Tag Archives: poetry

Writer in Residence – Coline Marescaux

“ I believe that my relationship to poetry is animated by three energies which complete and nourish each other: a call from Childhood, the vertigo of a dialogue with the Unknown, language and body seeking together the infinite conjugation of Love. ”
 
Coline Marescaux defines herself as a poetic researcher.
She explores and creates singular poetic forms, that fit the spaces and the audiences it is addressed. 
 
She is currently working on the idea of a Poetic Body. Focus is placed on the spaces where poems resonate to create sensations, awake memories, and connect with people. 
 
The Poetic Body is a search, a quest for a link between the poem’s body and the spectator. 
 
Coline Marescaux seeks the reflection and the echo of her words in the Icelandic landscapes. She explores an unknown and fertile ground in which her poems could find a way. 
 
She is currently writing her first collection and her next show: Oh feu ma terre! (Oh my fire land!)

WRITER IN RESIDENCE – KELLEY MCKENNA

I had a clear intention for my time at NES—and was surprised by the opposite direction my work took this summer. New synapsis in my brain seemed to happen. New forms of expression. I am a PhD researcher and writer @Aberystwyth University in Wales, and former Fulbright Fellow in Ljubljana, Slovenia. I stepped away from my academic work in literature this summer to focus on a new project. I created The Foss and Moss Puppet Theatre to support the epic absurdist poem I have started writing. I cultivated stanzas by utilizing textiles from the natural world, such as Icelandic wool roving, to create individual characters who represent surrealist ideas about what it is to exist as a human in a meaningless/meaningful world. Through this practice as research and the use of interdisciplinary modes of expression, I was able to generate new creative impulses in my writing. The intense natural environment of Iceland, the mountains, sea, wind, arctic terns, sheep, unseen elemental beings, and the opposing force—the human being—was fertile ground for a delve into existential questions for my Puppet Theatre of the Absurd Poetry Project. I also began to read and study the fiction of Icelandic writer, Sjón, who inspired me immensely, as well as the poems of Gerður Kristný. I have been deeply moved by the imaginative landscape, both in Icelandic literature, as well as out the door on foot, miles and miles of wide expanse.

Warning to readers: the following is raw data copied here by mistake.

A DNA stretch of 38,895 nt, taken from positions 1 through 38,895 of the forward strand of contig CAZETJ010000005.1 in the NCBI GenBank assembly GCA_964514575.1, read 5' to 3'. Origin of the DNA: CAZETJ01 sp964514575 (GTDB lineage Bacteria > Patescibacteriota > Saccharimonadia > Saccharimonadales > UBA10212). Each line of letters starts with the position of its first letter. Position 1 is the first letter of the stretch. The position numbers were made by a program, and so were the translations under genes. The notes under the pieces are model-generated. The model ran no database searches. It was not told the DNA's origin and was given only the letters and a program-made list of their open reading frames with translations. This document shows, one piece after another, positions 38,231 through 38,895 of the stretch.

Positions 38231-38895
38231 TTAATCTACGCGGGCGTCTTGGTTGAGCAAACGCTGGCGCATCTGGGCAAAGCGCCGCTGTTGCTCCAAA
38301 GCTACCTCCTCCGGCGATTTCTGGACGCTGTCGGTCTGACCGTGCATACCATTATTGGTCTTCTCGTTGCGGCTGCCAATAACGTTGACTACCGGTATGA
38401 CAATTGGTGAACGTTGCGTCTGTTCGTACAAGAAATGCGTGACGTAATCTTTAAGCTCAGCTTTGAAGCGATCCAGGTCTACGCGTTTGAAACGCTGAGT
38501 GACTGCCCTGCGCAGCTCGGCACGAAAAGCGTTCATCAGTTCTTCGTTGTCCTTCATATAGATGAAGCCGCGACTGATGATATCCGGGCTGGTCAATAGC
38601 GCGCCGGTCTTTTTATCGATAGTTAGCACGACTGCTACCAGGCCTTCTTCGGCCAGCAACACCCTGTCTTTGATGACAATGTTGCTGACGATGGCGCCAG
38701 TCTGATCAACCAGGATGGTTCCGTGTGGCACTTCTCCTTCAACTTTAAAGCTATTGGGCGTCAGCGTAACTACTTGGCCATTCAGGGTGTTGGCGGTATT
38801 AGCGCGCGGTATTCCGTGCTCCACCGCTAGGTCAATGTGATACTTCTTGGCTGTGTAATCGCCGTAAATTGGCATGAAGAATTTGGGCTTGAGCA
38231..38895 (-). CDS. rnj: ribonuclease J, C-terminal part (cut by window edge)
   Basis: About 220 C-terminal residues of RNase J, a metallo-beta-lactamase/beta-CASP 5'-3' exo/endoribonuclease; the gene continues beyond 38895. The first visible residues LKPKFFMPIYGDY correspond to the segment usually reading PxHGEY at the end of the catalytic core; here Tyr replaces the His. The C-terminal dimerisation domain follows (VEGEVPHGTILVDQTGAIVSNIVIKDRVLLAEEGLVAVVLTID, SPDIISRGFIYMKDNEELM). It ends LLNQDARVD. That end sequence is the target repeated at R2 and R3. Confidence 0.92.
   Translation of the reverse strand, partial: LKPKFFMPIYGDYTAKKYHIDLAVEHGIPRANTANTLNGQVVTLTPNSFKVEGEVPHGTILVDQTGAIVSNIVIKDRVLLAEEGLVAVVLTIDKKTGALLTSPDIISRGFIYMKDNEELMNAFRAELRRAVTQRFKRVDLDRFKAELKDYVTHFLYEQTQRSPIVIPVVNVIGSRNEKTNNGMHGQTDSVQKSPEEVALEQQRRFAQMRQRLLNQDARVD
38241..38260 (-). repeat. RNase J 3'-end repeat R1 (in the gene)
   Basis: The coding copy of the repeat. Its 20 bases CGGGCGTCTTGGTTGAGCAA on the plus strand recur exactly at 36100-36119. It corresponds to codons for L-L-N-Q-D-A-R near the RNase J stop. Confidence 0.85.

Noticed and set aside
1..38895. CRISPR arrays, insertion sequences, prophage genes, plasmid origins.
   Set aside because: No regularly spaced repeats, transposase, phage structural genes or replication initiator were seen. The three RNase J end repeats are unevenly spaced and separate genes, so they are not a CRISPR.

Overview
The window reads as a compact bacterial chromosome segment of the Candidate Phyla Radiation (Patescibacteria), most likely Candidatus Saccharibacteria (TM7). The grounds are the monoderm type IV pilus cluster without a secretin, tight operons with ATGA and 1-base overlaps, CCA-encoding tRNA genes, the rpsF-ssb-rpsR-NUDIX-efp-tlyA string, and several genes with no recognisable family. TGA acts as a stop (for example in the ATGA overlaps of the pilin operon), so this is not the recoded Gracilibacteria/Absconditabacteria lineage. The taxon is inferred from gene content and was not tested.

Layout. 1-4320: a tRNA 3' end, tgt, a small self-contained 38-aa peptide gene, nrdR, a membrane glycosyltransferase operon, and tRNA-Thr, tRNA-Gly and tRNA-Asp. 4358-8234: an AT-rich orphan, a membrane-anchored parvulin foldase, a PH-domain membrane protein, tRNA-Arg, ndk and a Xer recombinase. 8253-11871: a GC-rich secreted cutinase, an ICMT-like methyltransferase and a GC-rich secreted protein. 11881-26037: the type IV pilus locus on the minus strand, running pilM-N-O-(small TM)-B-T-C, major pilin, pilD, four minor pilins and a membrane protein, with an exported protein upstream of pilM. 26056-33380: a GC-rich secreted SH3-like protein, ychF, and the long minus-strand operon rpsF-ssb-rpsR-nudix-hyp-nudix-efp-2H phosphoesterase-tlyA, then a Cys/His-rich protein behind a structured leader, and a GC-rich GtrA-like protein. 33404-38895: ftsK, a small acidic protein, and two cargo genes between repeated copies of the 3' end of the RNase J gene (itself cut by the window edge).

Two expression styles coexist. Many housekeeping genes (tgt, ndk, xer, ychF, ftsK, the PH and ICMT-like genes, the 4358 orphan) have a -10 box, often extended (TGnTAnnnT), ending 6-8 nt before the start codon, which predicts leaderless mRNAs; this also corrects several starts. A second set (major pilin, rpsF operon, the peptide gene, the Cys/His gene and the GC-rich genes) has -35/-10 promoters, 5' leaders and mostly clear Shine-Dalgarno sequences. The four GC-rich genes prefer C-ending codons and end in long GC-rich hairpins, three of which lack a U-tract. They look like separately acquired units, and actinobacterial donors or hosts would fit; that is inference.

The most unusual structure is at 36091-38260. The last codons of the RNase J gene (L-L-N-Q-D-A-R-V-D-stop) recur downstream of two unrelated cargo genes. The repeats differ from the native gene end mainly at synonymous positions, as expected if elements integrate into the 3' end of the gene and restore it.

Rehearsal performance with soprano Kelley McKenna and pianist Galina Dimova-Georgieva

Side event: I was so fortunate to have the opportunity to collaborate with fellow artists for one week on a concert, where, besides reading from my book, Firewalking, I performed two pieces musical theatre pieces—one dramatic, one joyful. I was trained as a soprano and performed for many years but had not done so in more than almost two decades. So, I was thrilled to work together, especially with Galina Dimova Georgieva, the gorgeous classical pianist and composer from Cyprus.  https://kelleymckenna.com

ARTIST IN RESIDENCY – DANIELA GOBETTI